Australia, Nigeria, and South Korea have jointly proposed amendments to the London Protocol (LP) that would formally extend the instrument's remit beyond ocean fertilization to include other possible forms of marine geoengineering (such as enhanced weathering or ocean liming). The proposal defines "marine geoengineering" broadly as "deliberate intervention in the marine environment to manipulate natural processes, including to counteract anthropogenic climate change and/or its impacts, and that has the potential for widespread, long-lasting or severe effects." A new annex to the Protocol would serve as a "positive list" specifying particular geoengineering techniques to be regulated under the LP; techniques not included on this list would remain subject to the regime's general prohibition on dumping of materials at sea. The only activity listed in the proposed annex is ocean fertilization, which would continue to be permitted only in cases of "legitimate scientific research." The proposal also includes a generic assessment framework (modeled on the existing Assessment Framework for ocean fertilization--see LC/LP Agrees on Ocean Fertilization Assessment Framework, 10/19/10) intended to serve as the basis for more specific frameworks used to arrive at permitting decisions for other geoengineering approaches added to the annex in the future.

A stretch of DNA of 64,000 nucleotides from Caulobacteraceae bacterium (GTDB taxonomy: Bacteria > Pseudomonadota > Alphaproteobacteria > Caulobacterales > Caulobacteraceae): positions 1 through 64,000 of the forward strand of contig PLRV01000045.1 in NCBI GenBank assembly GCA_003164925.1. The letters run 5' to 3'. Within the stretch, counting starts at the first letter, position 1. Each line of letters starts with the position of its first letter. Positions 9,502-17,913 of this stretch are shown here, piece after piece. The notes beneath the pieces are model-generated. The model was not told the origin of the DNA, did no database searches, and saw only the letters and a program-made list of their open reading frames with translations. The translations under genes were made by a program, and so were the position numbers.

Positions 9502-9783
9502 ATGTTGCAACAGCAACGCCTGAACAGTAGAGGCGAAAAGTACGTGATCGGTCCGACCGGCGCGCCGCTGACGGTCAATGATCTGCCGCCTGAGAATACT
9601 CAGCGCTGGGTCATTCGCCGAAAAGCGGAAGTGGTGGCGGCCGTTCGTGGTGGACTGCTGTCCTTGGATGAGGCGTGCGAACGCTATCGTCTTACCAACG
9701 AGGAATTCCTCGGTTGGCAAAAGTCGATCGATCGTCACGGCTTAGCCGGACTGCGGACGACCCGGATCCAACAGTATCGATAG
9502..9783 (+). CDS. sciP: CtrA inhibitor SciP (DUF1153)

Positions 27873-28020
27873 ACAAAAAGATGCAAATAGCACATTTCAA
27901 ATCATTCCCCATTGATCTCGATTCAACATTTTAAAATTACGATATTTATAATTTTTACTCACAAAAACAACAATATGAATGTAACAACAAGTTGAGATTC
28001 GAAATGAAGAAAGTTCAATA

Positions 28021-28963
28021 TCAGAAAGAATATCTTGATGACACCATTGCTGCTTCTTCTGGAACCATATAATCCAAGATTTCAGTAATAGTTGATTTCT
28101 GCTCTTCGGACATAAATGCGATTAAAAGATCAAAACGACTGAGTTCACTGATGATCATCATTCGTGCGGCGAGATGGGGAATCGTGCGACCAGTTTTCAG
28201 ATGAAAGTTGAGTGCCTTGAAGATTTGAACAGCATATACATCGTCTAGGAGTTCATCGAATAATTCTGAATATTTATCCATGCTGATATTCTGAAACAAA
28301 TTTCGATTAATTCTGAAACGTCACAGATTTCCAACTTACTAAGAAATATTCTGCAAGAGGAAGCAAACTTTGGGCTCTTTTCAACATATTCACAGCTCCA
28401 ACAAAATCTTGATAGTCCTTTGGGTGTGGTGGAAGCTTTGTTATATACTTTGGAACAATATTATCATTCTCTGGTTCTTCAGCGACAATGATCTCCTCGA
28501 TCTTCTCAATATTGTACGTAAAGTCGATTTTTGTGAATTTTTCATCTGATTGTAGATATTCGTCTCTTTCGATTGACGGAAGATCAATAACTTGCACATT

In essence, this proposal establishes a procedural mechanism for regulating any geoengineering technique involving the introduction of materials to the sea, based on processes previously developed to address ocean fertilization. Since the proposal takes the form of amendments to the London Protocol, if it is adopted, regulations covering ocean fertilization and other technologies would be legally binding rather than voluntary, as is currently the case with respect to operative resolutions on ocean fertilization. Parties to the LC/LP will take up the proposal at a meeting this October.